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Cultivating Good Habits

We have lost sight of the fact that habit is to life what rails are to transport cars. It follows that lines of habit must be laid down towards given ends, or the joltings  and delays of life become insupportable. More, Habit is inevitable. If we fail to ease life by laying down habits of right thinking and right acting, habits of wrong thinking and wrong acting fix themselves of their own accord. (Charlotte Mason, A Philosophy of Education, 101)

How we help students develop essential academic habits and relational habits.

The Habit of Attention

Attention: the hallmark of the educated person

Charlotte Mason’s method secures attention by reading engaging books, keeping lessons short and focused, and by calling students to narrate what they have seen or heard. Narrating on a daily basis in all subjects develops the habit of close attention. The brain adapts itself to the need to attend since a lack of attentiveness shows up immediately in an inability to narrate with accuracy and thoroughness.

The Habit of Excellence

Excellence: putting forth one’s best effort, truly caring about the subject at hand 

For Charlotte Mason the real question was “not how much does the student know, but how much does he care about what he knows.”  We help our students to care by placing before them “a great feast of ideas”  and calling them respond with their own ideas in discussion and narration.  We spare them the distraction of external rewards (no stickers,  prizes, or privileges) so that growing in knowledge remains the focus and reward of their labor.  See: Brain Study on Internal vs. External Rewards.

The Habit of Humility

Humility: self knowledge, the willingness to honor our strengths while facing our weaknesses

We call our students to know their strengths, pursue their interests, and develop a self understanding based on the truth that “we have gifts that differ according to the favor bestowed on us” (Romans 12:6). In an atmosphere of encouragement, students learn to face their weaknesses and humbly ask for assistance. They come to understand that mistakes are nothing to be ashamed of, but are a normal part of life and a starting point for growth.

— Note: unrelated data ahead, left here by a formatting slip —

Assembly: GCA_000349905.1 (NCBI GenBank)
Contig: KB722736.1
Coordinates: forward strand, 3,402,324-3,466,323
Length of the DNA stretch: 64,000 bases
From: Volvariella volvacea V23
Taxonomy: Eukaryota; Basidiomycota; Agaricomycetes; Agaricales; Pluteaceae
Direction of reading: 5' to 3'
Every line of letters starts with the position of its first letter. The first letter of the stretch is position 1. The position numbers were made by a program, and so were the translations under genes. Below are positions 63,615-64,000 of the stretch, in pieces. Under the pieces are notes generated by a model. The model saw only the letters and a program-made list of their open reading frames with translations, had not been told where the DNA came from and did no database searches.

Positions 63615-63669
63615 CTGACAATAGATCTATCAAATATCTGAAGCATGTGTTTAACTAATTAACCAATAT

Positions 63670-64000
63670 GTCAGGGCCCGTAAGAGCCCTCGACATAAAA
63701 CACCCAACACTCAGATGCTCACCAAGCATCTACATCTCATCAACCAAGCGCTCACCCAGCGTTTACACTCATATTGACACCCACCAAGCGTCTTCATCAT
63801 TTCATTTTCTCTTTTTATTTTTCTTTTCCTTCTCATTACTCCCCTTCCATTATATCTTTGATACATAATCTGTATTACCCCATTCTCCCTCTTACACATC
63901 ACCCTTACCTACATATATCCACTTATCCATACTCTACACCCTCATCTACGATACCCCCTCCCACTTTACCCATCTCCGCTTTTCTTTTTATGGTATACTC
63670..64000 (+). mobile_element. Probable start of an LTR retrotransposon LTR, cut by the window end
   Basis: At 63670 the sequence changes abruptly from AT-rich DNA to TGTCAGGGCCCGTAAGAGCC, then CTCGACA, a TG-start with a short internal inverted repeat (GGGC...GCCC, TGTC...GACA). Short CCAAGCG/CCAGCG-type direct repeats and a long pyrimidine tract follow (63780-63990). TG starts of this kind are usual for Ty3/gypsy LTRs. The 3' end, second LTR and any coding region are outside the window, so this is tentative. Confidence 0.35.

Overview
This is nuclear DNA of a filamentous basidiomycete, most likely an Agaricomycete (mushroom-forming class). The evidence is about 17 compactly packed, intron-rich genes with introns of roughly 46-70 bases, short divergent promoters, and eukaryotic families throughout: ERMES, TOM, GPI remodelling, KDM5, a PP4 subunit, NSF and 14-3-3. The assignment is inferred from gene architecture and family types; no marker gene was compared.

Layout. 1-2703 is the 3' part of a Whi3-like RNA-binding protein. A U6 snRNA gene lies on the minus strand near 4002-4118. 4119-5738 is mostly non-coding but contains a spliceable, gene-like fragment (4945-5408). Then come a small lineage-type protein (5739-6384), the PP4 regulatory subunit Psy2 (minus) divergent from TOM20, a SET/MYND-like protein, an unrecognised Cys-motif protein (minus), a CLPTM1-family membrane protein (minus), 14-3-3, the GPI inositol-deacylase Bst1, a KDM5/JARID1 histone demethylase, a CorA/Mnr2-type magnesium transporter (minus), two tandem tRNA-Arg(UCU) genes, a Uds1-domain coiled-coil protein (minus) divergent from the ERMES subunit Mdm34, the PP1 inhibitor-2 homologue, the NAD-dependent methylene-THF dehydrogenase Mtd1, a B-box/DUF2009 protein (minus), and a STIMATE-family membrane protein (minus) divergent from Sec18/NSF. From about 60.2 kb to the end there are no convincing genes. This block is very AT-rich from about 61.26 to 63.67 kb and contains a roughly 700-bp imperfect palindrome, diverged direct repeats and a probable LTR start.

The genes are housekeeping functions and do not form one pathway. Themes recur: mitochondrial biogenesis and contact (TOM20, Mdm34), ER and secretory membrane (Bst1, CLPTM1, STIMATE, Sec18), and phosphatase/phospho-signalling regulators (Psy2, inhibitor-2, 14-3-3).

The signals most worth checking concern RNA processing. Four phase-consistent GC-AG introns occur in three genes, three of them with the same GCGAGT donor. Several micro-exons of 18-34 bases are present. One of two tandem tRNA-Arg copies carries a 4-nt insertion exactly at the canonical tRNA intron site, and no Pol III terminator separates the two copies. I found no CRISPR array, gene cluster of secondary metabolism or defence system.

The Habit of Curiosity

Curiosity: the fuel of all sound academic work

Curiosity asks: why? how? and what if? How does that plane lift off the ground? Why did those people act in that way? What if the opposite happened? Properly cultivated, curiosity leads from egocentrism to engagement with the world. We support the development of this habit by creating a safe environment where students are free to pose questions about all they read and observe.

The Habit of Responsibility

Responsibility: ownership and accountability

Students at Plumfield are responsible for their own work and must learn to manage their own attention, time, and productivity. This habit is built up slowly over time. In the primary grades, there is much supervision and coaching. Our young scholars narrate (dictate) what they have seen and heard, practice basic skills, and organize their portfolios. Middle school students are taught planning strategies and are held accountable for completing their work. At the beginning of the week, students in grades 5 -8 receive a weekly outline listing the specific narrations that are to be typed* and brought to finished form. They are responsible for scheduling when this work is to be done: during skills hour, personal time, or at home. Any work not finished by the end of the week must be completed the following Monday during the student’s personal time. Fortunately, we seldom have to apply this consequence. (*Students who have not yet learned to type are given assistance until this skill is mastered.)

The Habit of Order

Order: the management of one’s own things

At Plumfield, each student is assigned an open cubby with color coded binders for each subject. Students are responsible for keeping these binders labeled and in order. Papers must be properly filed in sheet protectors. Students who struggle with order need much friendly support until they acquire this habit. Order also refers to coming to class with the materials needed for work. At the end of the day, students participate in keeping the school in order by doing assigned chores.